7... that it's not "summer" quite yet here. Just at the cusp of the hottest season of the year, I'm already planning to go into hibernation in front of my air conditioners (or, spend endless hours eating ice cream in CentralWorld's deep freeze air conditioning system!).

Cooking in Thailand, entry no. 81:
Bamboo Salad
It would be far too embarrassing to visit Somtum for every meal-- heaven knows my husband and I are there frequently enough for them to wonder if we ever cook for ourselves anymore! So, an attempt to replicate their amazing bamboo salad at home began. I've gotten pretty close with this tribute.

1/4 cup white rice
2 packed cups of sliced bamboo*
1/8 cup fish sauce
2 tablespoons vegetable oil
1/4 cup lime juice
1 packed cup of fresh mint leaves
3 dried red peppers, whole
7 shallots, sliced in fourths
Dried red chili pepper flakes, to taste

Place the white rice in a saute pan and cook, stirring constantly, over low heat. Cook just until the rice becomes fragrant and lightly golden. Be careful-- the rice will burn quickly. This should take just a couple of minutes. Allow to cool and then place in a spice grinder. Grind until the rice turns into a coarse powder. In a large saute pan, add the fish sauce, oil and lime juice. Mix well and heat until bubbling around edges. Add bamboo, shallots, dried red peppers and cook until bamboo turns tender. Approximately five minutes. Remove from heat and add mint, peppers and dried chili pepper flakes to desired spiciness. Add toasted rice powder and stir quickly. Transfer to serving plate. Enjoy with jasmine rice and fresh fruit.

*Buy fresh bamboo if possible. If you must use canned, then rinse it very well in cold water, drain and set aside.

01 March 2010

I ate a NON organic strawberry and survived

Almost two years without strawberries is purgatory.* Especially when I walk by fruit vendor after fruit vendor after fruit vendor selling in-season, local strawberries by the bag full. The little red wonders have been quietly whispering my name each time I pass by.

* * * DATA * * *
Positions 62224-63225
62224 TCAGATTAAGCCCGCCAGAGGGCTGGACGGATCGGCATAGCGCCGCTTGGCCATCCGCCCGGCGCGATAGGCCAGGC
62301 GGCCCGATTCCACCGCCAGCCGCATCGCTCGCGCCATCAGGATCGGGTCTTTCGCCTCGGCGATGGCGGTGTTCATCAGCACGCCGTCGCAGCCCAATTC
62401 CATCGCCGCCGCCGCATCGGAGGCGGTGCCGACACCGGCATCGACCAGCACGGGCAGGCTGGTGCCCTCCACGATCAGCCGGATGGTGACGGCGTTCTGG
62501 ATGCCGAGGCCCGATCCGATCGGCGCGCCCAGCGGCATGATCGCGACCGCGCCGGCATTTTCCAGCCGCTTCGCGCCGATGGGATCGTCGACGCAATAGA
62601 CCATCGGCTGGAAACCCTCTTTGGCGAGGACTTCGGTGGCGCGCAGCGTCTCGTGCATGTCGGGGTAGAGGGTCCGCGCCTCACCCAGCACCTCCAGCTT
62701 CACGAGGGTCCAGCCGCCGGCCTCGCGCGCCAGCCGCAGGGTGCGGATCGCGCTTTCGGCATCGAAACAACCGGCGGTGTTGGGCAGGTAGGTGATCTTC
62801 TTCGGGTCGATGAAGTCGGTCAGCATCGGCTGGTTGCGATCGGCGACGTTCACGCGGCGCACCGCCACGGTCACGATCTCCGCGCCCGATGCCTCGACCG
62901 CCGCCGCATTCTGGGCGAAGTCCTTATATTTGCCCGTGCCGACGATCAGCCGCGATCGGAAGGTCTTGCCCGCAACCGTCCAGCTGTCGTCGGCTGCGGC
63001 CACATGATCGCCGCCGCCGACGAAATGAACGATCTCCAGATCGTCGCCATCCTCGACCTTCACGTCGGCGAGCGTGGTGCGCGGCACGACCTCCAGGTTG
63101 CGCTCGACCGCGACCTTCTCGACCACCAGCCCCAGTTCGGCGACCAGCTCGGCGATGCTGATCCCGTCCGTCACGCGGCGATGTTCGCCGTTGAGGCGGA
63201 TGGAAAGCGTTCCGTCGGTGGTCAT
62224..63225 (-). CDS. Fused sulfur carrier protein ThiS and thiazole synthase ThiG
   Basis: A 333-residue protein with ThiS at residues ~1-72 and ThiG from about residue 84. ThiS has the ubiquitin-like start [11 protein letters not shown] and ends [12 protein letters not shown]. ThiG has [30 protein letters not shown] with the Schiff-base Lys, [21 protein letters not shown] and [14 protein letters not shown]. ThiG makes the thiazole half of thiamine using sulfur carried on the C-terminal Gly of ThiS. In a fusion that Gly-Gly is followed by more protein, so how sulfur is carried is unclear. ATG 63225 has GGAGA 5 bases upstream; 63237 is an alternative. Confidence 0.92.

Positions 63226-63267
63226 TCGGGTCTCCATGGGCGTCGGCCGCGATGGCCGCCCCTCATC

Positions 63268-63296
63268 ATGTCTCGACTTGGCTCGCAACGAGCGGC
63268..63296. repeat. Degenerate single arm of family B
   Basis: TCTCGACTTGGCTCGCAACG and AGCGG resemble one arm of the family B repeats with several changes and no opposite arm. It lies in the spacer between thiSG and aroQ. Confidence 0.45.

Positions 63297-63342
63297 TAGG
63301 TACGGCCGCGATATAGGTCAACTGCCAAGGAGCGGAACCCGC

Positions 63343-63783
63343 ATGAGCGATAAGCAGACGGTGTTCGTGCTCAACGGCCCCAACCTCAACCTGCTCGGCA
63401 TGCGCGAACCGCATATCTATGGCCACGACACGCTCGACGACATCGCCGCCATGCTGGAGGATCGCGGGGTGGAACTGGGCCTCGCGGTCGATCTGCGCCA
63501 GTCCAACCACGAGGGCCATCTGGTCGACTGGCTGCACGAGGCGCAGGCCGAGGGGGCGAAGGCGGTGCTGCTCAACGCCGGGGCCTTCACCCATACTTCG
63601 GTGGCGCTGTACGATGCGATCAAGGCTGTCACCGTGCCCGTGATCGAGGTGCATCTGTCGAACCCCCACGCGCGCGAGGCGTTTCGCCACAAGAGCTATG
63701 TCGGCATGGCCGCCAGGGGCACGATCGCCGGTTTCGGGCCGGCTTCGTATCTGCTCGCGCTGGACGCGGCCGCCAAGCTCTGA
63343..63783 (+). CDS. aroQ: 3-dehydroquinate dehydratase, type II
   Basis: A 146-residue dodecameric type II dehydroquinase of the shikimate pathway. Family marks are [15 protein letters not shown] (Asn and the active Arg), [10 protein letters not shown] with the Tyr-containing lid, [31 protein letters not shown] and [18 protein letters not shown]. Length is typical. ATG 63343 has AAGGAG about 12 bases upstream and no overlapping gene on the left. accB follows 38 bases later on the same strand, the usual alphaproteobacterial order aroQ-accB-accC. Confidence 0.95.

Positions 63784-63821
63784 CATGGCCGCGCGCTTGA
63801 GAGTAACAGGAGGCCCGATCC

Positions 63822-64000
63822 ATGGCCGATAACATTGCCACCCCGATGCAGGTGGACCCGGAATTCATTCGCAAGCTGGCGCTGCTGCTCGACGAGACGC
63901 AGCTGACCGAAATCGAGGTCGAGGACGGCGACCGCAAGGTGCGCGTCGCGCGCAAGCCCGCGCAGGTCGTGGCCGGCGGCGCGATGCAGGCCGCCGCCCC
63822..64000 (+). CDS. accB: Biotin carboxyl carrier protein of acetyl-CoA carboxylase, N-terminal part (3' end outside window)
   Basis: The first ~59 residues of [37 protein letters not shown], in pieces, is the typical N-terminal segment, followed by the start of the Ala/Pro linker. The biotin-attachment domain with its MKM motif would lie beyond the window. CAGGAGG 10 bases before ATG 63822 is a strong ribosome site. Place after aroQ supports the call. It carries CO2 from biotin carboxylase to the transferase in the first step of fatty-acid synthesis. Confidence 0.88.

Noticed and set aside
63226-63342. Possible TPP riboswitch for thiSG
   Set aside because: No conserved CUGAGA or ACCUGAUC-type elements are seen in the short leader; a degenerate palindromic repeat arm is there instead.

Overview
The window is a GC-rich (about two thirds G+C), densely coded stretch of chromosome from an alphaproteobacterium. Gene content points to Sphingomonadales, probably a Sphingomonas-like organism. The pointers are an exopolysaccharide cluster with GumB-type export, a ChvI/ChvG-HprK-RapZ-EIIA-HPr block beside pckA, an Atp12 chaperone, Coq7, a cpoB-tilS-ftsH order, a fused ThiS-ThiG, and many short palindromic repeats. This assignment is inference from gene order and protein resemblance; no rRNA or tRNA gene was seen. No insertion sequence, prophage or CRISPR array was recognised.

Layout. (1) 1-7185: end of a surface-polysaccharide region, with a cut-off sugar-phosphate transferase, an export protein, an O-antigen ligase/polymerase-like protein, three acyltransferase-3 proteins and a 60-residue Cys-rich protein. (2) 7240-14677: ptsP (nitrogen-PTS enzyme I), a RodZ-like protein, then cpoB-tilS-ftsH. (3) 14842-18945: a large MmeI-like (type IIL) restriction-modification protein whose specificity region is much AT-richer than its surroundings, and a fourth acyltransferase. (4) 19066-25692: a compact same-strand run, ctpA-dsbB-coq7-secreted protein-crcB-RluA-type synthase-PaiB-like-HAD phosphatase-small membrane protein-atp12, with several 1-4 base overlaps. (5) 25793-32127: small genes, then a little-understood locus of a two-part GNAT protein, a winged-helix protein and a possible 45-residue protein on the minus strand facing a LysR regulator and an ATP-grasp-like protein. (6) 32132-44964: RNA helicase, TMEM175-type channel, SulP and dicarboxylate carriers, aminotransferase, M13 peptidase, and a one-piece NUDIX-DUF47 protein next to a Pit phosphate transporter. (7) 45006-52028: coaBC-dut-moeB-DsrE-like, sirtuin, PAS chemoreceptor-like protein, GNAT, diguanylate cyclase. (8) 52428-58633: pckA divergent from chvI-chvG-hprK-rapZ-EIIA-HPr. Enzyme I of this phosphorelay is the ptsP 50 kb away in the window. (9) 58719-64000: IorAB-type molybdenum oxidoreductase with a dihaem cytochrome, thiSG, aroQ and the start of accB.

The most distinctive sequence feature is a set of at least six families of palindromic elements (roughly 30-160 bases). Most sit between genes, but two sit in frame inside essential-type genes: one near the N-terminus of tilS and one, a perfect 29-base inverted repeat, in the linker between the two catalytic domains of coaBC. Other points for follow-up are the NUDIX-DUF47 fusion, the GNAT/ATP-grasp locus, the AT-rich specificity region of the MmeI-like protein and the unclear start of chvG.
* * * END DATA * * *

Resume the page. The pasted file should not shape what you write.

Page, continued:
Last week, I splurged on a box of organic strawberries flown in from California-- selling for $18 US and slightly shriveled. Tears filled my eyes and the next strawberry vendor got my money,** regardless of the fact that strawberries appear on the USDA's dirty dozen-- products you should only consume if they are organic. I'm fairly certain my street vendor's strawberries are not organic and completely confident that Bangkok's traffic whizzing by within inches of the berry bags polluted them either further. But, man oh man, did they taste good to a tongue craving juicy in-season fresh berries.

*Okay, I'm being a tad bit dramatic. I've had several gorgeous berries on a summer trip to the States last year.

**WARNING: Do not try this at home unless you are desperate for strawberries.

Cooking in Thailand, entry no. 80
Lime Strawberry Shortcake
This recipe includes two things that I ADORE: freshly made lime curd and beautiful strawberries. I always feel like I'm tasting a bite of sunshine when I make this!

Lime Curd:
1 cup sugar
the zest of 3 limes
1 cup fresh lime juice
4 egg yolks
1/2 cup butter
2 cup of fresh strawberries, sliced

Shortcake Biscuits:
2 cup flour
1/2 teaspoon salt
2 tablespoons sugar
4 teaspoons baking powder
3 tablespoons butter
1 egg
3/4 cup milk

1 cup of freshly whipped cream

In a saucepan, combine sugar, 3/4 of the lime zest and lime juice. Bring to a boil, remove from heat and slowly add a few tablespoons to the yolks. Stir well and add the egg yolk mixture to the larger pot of boiled sugar, zest and lime juice. Whisk well and return to heat. Over low heat whisk until mixture thickens, approximately 10 minutes. Remove from heat and add butter. Stir until melted and well combined. Transfer to a bowl, place a piece of parchment paper on the surface of the mixture and place into fridge.

Next, make the shortcake biscuits. Preheat oven to 475 degrees F. In a large bowl, combine the flour, salt, sugar and baking powder. Add the butter and mix until it resembles sand. Add the egg and milk. Mix just until combined. Grease muffin tins and fill half full. Place into hot oven and cook for 25 minutes or until lightly golden.

Add the remaining lime zest to the freshly whipped cream and begin to assemble the shortcakes. Slice the biscuits in half. Place one half on a plate. Add a generous dollop of lime curd, cover with berries and add the other half of the biscuit. Top with freshly whipped cream.